It has taken Democrats in Congress to address this dangerous inaction, and not a moment too soon. Republicans, you have abandoned future generation, and that is your legacy — the legacy of a Republican Party that has cynically chosen to deny reality, truth and justice.

“An ounce of prevention is worth a pound of cure.” Republicans have lost the principle of “fiscal responsibility” as well.

Sadly, because of Republican obstruction for three decades, we’re now playing catch-up in a costly crisis management mode. I thank Democrats in Congress for their timely leadership. I congratulate President Joe Biden for his persistence in protecting the lives of future generations from the ravages of global warming.

Claudine Schneider is a Republican former United States congresswoman and was the first woman ever elected to a major political office in Rhode Island. She is now a Colorado resident and regular contributor to Colorado Newsline, which first published this essay.

Biden administration proposes changing how monkeypox vaccine is administered

State attorneys general, including NC’s Josh Stein, support new poultry rule but question oversight

Federal regulators say poultry producers are disadvantaged by the consolidation of meat processing. (Photo by Stephen Ausmus/Agricultural Research Service, USDA)

The attorneys general of 10 states, including North Carolina’s Josh Stein, are backing a proposed rule by the U.S. Department of Agriculture that is meant to get poultry growers fair agreements with meat processors, but they want stronger oversight.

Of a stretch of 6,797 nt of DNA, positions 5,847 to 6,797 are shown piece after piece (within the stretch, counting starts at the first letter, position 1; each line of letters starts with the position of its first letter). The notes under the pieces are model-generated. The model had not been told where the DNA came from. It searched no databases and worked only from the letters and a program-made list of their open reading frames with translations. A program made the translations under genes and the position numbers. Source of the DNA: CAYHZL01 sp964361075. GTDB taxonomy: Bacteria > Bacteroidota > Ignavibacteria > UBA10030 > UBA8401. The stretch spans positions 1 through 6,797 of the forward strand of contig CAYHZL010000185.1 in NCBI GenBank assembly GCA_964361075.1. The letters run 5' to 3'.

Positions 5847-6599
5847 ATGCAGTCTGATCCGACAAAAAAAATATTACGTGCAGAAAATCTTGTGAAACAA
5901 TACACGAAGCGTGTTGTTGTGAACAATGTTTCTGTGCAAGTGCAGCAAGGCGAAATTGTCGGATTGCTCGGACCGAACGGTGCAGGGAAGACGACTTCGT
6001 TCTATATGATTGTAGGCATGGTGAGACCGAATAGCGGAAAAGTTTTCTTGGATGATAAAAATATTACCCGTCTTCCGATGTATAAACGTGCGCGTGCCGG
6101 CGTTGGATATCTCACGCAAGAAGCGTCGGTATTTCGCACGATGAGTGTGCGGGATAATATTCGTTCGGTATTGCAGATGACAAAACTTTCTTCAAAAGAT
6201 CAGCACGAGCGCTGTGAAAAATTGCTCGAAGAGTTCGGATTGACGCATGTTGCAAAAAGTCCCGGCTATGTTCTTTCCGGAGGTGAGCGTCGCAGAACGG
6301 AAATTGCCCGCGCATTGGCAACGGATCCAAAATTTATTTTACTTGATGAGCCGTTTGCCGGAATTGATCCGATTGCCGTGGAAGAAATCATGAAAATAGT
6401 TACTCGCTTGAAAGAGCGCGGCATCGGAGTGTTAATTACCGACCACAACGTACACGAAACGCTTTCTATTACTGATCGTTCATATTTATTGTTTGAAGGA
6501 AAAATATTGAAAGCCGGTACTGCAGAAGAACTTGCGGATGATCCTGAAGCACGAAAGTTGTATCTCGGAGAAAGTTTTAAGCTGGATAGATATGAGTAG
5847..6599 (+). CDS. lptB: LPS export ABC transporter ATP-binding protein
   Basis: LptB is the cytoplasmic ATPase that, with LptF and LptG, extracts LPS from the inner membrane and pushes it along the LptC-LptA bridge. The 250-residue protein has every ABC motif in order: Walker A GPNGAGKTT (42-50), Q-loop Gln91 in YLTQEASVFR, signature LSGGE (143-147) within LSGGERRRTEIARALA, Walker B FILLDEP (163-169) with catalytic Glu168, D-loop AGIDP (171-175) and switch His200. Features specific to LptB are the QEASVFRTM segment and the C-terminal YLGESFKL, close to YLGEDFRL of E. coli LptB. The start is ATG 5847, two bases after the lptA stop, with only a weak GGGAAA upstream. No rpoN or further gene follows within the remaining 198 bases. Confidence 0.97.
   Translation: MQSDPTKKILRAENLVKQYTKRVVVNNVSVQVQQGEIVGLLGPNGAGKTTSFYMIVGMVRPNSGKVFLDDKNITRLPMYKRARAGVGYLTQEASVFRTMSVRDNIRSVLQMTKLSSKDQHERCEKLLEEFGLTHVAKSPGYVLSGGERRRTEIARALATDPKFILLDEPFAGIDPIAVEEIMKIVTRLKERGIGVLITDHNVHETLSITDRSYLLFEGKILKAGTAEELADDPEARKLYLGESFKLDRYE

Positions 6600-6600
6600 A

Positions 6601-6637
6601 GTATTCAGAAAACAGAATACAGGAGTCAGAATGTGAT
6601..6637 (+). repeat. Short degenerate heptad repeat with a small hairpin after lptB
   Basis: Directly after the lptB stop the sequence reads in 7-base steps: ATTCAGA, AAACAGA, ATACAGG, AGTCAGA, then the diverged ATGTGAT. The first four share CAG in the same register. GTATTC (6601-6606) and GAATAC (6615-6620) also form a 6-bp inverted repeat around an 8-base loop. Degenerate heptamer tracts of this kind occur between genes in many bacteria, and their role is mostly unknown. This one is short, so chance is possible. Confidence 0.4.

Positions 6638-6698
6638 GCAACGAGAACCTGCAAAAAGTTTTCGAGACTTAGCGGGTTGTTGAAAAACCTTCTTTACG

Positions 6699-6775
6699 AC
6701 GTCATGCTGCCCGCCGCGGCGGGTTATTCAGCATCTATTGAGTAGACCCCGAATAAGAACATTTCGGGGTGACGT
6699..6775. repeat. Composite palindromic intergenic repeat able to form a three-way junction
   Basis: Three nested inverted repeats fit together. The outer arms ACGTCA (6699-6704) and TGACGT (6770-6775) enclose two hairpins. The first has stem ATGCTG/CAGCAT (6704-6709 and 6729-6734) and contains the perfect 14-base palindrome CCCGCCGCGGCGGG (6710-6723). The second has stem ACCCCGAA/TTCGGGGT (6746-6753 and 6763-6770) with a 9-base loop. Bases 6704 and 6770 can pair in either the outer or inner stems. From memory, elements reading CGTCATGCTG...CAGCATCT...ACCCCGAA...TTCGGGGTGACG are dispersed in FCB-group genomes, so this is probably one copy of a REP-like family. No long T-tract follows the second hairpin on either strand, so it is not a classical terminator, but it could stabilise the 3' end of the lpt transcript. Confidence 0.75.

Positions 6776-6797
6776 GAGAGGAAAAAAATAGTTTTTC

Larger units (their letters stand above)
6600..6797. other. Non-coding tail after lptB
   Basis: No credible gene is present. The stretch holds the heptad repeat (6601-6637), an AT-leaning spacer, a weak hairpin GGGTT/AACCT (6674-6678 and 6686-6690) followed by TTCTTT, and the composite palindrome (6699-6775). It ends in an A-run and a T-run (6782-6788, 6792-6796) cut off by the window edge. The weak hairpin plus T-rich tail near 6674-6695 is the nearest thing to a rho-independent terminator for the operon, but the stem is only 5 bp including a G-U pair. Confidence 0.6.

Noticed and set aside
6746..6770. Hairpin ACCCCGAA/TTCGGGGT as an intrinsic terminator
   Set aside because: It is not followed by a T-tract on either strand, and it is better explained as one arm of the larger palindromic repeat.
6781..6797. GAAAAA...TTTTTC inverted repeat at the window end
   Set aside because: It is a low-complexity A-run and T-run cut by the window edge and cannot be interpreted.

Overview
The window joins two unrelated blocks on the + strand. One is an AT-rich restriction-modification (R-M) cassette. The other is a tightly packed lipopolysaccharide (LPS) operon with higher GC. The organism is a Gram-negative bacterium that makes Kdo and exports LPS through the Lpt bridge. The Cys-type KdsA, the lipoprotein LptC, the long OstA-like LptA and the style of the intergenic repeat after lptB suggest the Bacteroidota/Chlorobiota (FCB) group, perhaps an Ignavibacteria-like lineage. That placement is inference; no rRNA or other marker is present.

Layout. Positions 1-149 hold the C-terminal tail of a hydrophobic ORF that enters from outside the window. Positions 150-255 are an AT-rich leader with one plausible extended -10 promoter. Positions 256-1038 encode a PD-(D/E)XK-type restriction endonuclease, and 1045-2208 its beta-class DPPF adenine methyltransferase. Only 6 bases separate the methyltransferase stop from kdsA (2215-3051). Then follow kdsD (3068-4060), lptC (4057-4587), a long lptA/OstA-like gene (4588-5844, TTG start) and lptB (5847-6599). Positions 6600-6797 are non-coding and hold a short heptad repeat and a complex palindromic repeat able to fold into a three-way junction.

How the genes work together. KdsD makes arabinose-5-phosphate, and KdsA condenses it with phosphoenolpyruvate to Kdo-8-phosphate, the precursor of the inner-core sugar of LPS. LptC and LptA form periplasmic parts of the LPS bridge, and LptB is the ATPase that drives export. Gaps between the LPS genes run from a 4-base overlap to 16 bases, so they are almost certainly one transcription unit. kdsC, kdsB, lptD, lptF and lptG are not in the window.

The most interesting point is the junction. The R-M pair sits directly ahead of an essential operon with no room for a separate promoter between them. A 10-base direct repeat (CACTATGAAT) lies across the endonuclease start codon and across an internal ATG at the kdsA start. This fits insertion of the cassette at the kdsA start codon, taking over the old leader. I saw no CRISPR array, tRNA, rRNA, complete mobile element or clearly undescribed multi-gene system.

“One of the many reasons it’s tough for small poultry farmers — and small farmers of all kinds — to afford their lives is because of imbalances of power, money and information between farmers and processors,” Minnesota Attorney General Keith Ellison said Monday when he joined his counterparts in nine states to publicly comment on the USDA proposal. “These imbalances lead to unfair competition and bad outcomes not only for these farmers, but for their communities and way of life.”

The USDA is soliciting comments on its proposed rule for Transparency in Poultry Grower Contracting and Tournaments until Aug. 23. It is built on the provisions of the Packers and Stockyards Act of 1921 that was adopted to ensure fair competition and trade for farmers and ranchers.

The proposal would require poultry dealers to provide information to producers about the minimum number of chicks they might be given to raise and what the dealers have paid other producers, among other information.

Further, those dealers that pay producers based on how they perform compared with other producers — what is referred to as a “tournament-style system” — would be required to divulge more specifics about the chicks that they provide to help the producers predict how much meat might result from them.

About 90% of broiler chickens — those that are raised for their meat — are brokered through contracts with meat processors, wrote the attorneys general of California, Delaware, Idaho, Illinois, Iowa, Maryland, Minnesota, Nevada, North Carolina and Pennsylvania.

“Half of the chicken farmers in the United States work in regions that are dominated by one or two chicken processors,” they said. “The high buyer concentration in local markets allows poultry processors to respond punitively to any grower’s complaints about their contract. This leaves poultry growers no room to negotiate their contracts.”

As Policy Watch reported last year, Perdue suddenly canceled its contract with Robeson County chicken farmer Rudy Howell after he invited environmental and animal welfare advocates to his farm to document Perdue’s allegedly poor sanitation practices, as well as his public health concerns regarding the sick and dying hatchlings he received from the company. Read more